Thursday, 6 September 2012

Assessing risks in iMedia projects and lessons learnt

We've met some thorny problems recently over the maintenance of a long standing project that has been ticking over happily for six years. The design had been done by one company, the server hosting by another and the database processing back-end was done by us. The client managed the three companies in their separate roles. All has not gone smoothly just recently and it provides a salient trigger for a few points to bear in mind if you have long-running projects that just ... work.

Lesson 1 Don't get complacent. Re-assess the risks even on stable projects. There were several signs of risks in hindsight. Key players left two companies and the tacit intelligence they had built up about the nuances of the project left with them. The new staff struggled to catch up. On our side we will be providing detailed briefing documents to help new hosting staff understand how the database fits together, as it isn't obvious. We are also improving our 'disaster recovery' at our client's insistence (quite right too).

Lesson 2 Check the level of experience of the newcomers and point out to the companies that it is their responsibility to manage the changeover of staff successfully with enough back-up of the right level of experience to be mentors.

It is hard to meddle in other companies, of course, but in the end you can voice your concerns about the risks to the client and it is up to them to manage the companies. They pay them. But you should also be aware that you can help cover this risk by briefing people fully about how things work.

Lesson 3 The unforeseen consequences of a tiny bit extra.

When you get that niggling feeling, it probably means there's a risk that needs to be covered! We had that niggling feeling when the design company needed to insert a tiny extra database to log accesses to the public end of the system to make sure that people were limited on the amount of data they could download from the web site. This appears a sound bit of security for the whole database system, we'd all agree. So, what happened?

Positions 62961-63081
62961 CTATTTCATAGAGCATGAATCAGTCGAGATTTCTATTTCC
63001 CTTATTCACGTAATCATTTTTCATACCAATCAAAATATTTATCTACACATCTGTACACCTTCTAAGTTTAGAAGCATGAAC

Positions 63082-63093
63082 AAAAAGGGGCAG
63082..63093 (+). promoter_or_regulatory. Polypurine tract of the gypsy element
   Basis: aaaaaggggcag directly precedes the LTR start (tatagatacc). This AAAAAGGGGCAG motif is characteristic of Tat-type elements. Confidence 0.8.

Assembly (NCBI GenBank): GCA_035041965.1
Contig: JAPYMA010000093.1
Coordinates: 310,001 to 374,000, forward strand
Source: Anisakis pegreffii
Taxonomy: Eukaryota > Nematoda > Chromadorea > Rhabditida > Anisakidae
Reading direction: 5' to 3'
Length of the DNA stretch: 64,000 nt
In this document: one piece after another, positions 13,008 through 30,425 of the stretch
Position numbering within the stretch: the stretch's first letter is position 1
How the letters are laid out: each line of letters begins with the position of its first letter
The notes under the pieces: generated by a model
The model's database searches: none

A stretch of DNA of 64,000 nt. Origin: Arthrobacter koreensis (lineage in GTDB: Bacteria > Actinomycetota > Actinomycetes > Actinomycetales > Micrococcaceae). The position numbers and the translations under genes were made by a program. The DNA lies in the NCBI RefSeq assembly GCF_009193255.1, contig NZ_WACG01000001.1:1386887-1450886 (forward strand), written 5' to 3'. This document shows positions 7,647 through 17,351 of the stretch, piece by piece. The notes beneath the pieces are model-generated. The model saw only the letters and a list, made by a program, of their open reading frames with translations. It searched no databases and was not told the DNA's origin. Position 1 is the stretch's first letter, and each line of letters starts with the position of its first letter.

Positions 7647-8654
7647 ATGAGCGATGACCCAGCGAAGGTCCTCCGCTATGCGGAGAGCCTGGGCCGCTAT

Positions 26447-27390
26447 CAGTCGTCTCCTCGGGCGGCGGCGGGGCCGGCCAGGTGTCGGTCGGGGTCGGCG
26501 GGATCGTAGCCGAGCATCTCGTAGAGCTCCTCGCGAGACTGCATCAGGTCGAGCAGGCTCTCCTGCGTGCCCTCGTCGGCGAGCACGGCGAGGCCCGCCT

The system as a whole gets around a million hits a week and the new tiny database was actually being continuously updated. So the server logging increased dramatically and when this was coupled with the logging done as the database was rebuilt the server just ran out of disc space; very suddenly. Knowing what could be deleted without affecting the ongoing rebuild was not straightforward.

Lesson 4 Even back-up systems fail.

Yes, although everyone thought there was the emergency backup system if the database failed, the back-up failed too! There was the strangest set of circumstances, naturally. The server company physically moved the servers which lead to cascading set of failures. (See Andy's blog of two weeks ago Escape to the country, 27th August.) The emergency fallover backup wasn't quite isolated enough as its database was automatically following changes from the server it was mirroring and it mirrored the failure too.

Lesson 5 If one thing goes wrong, other things are more likely to as well! It's that tip of Murphy's (Law) iceberg. These things in isolation wouldn’t have been so bad, but they all happened in quick succession. Maybe too, this was because all had run so smoothly for years.

A long- and smooth-running project should be praised constantly for its stability and the people concerned need praise too. We are all guilty of only noticing the errors and moaning about them. Give credit to the old, forgotten but smooth-running projects. But keep an eye on them.

No comments:

Post a Comment